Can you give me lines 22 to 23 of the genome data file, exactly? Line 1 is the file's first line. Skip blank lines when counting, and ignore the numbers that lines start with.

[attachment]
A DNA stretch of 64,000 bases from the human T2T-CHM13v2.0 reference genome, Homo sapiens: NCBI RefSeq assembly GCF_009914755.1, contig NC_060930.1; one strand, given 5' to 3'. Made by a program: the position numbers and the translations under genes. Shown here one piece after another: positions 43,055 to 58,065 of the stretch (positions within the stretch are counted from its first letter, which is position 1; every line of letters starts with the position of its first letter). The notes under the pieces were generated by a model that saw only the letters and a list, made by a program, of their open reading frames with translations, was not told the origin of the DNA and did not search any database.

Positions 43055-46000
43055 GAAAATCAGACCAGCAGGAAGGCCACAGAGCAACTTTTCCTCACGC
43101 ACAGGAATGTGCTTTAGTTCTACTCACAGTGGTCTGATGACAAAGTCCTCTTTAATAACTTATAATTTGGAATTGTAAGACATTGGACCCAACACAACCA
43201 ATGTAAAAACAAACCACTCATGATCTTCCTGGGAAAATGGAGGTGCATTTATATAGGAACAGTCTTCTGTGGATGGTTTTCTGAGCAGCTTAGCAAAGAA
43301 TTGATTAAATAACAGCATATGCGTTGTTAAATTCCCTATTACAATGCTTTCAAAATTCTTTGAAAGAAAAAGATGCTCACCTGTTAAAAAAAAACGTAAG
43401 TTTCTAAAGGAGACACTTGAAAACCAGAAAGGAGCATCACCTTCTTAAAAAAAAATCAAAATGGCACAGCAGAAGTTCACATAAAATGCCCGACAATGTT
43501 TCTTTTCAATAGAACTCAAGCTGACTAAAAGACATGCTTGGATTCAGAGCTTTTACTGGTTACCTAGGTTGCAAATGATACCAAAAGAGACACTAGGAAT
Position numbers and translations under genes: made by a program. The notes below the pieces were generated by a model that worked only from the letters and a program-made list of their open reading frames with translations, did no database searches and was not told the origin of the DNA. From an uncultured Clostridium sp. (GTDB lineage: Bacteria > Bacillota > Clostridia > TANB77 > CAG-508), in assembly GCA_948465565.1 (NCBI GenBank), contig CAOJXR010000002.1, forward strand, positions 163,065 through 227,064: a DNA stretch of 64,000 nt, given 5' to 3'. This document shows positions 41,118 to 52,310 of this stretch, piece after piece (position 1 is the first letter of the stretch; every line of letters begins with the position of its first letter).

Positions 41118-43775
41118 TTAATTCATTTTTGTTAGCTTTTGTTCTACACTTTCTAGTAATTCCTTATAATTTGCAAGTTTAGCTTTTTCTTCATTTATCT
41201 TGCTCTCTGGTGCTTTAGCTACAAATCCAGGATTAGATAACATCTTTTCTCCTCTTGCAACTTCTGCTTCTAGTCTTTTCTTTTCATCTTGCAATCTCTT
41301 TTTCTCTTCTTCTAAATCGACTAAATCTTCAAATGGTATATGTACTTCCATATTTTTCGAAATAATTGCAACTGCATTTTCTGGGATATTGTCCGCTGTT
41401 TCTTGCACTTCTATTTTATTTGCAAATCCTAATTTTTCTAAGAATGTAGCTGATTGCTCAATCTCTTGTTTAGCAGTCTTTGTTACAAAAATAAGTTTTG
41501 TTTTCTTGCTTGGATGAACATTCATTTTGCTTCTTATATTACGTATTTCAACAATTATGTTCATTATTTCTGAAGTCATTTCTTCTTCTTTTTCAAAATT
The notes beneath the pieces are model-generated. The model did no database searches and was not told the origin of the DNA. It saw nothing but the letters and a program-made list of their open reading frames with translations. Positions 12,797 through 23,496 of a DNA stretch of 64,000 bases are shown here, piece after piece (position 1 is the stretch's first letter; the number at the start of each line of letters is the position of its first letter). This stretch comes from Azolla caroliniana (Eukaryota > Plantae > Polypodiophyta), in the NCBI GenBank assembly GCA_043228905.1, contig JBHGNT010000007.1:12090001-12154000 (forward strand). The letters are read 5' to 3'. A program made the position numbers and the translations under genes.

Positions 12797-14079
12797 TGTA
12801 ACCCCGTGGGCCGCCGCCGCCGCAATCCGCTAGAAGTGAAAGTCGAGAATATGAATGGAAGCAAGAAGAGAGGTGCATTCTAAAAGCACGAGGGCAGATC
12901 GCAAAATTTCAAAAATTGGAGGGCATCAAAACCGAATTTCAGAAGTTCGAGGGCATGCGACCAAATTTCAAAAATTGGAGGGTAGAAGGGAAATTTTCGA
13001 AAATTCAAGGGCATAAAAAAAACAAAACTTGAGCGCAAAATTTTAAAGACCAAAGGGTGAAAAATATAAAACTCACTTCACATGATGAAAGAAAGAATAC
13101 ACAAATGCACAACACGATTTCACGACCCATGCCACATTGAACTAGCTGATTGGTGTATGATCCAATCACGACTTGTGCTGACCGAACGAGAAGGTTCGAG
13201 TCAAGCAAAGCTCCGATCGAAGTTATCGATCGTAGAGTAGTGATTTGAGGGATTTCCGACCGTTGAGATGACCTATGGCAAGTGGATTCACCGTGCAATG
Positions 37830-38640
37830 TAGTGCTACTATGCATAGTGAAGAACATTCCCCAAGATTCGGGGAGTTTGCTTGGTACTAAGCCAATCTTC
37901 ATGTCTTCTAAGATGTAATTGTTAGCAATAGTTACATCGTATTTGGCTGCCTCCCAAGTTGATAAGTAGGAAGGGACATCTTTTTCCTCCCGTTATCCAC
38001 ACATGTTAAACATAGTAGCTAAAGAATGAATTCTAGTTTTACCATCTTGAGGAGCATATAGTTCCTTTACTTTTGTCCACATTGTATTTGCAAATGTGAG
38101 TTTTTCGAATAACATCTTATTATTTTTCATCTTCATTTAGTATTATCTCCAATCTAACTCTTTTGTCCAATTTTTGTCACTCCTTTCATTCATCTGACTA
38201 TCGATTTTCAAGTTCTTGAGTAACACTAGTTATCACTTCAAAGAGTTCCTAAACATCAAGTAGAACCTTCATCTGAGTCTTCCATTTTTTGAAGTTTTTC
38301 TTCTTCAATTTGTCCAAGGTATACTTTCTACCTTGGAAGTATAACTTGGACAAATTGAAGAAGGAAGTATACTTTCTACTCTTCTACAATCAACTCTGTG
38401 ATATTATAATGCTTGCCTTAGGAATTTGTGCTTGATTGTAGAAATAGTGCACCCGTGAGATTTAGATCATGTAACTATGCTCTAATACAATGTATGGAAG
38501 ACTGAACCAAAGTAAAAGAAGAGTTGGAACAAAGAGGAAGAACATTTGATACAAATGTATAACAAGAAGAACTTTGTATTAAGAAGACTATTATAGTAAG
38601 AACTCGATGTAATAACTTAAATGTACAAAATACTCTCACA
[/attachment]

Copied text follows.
13101 ACAAATGCACAACACGATTTCACGACCCATGCCACATTGAACTAGCTGATTGGTGTATGATCCAATCACGACTTGTGCTGACCGAACGAGAAGGTTCGAG
13201 TCAAGCAAAGCTCCGATCGAAGTTATCGATCGTAGAGTAGTGATTTGAGGGATTTCCGACCGTTGAGATGACCTATGGCAAGTGGATTCACCGTGCAATG